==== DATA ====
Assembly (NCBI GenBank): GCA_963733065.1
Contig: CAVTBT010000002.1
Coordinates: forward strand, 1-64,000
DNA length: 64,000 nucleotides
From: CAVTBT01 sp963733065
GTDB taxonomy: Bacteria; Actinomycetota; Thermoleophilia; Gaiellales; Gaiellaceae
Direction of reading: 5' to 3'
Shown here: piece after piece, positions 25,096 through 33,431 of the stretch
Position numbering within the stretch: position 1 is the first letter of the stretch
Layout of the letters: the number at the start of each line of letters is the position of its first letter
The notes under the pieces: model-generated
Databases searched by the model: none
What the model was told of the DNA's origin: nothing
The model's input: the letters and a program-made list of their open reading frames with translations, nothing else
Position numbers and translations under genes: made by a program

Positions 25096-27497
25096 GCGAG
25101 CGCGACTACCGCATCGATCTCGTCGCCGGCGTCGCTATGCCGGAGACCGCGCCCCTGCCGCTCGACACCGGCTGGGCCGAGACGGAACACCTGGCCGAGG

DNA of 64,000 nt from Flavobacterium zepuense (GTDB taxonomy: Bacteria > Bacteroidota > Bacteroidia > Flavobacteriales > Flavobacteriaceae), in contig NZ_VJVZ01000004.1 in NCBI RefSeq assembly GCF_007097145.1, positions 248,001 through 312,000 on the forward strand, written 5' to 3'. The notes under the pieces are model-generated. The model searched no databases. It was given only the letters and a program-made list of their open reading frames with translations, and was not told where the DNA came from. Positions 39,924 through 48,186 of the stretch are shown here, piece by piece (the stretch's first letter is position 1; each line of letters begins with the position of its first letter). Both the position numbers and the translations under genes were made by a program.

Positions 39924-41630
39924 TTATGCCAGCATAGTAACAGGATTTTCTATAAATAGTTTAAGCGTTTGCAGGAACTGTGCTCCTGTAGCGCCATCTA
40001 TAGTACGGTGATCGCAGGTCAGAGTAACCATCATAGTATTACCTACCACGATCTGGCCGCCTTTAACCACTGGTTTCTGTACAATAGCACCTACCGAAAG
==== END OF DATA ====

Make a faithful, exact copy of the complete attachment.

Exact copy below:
Assembly (NCBI GenBank): GCA_963733065.1
Contig: CAVTBT010000002.1
Coordinates: forward strand, 1-64,000
DNA length: 64,000 nucleotides
From: CAVTBT01 sp963733065
GTDB taxonomy: Bacteria; Actinomycetota; Thermoleophilia; Gaiellales; Gaiellaceae
Direction of reading: 5' to 3'
Shown here: piece after piece, positions 25,096 through 33,431 of the stretch
Position numbering within the stretch: position 1 is the first letter of the stretch
Layout of the letters: the number at the start of each line of letters is the position of its first letter
The notes under the pieces: model-generated
Databases searched by the model: none
What the model was told of the DNA's origin: nothing
The model's input: the letters and a program-made list of their open reading frames with translations, nothing else
Position numbers and translations under genes: made by a program

Positions 25096-27497
25096 GCGAG
25101 CGCGACTACCGCATCGATCTCGTCGCCGGCGTCGCTATGCCGGAGACCGCGCCCCTGCCGCTCGACACCGGCTGGGCCGAGACGGAACACCTGGCCGAGG

DNA of 64,000 nt from Flavobacterium zepuense (GTDB taxonomy: Bacteria > Bacteroidota > Bacteroidia > Flavobacteriales > Flavobacteriaceae), in contig NZ_VJVZ01000004.1 in NCBI RefSeq assembly GCF_007097145.1, positions 248,001 through 312,000 on the forward strand, written 5' to 3'. The notes under the pieces are model-generated. The model searched no databases. It was given only the letters and a program-made list of their open reading frames with translations, and was not told where the DNA came from. Positions 39,924 through 48,186 of the stretch are shown here, piece by piece (the stretch's first letter is position 1; each line of letters begins with the position of its first letter). Both the position numbers and the translations under genes were made by a program.

Positions 39924-41630
39924 TTATGCCAGCATAGTAACAGGATTTTCTATAAATAGTTTAAGCGTTTGCAGGAACTGTGCTCCTGTAGCGCCATCTA
40001 TAGTACGGTGATCGCAGGTCAGAGTAACCATCATAGTATTACCTACCACGATCTGGCCGCCTTTAACCACTGGTTTCTGTACAATAGCACCTACCGAAAG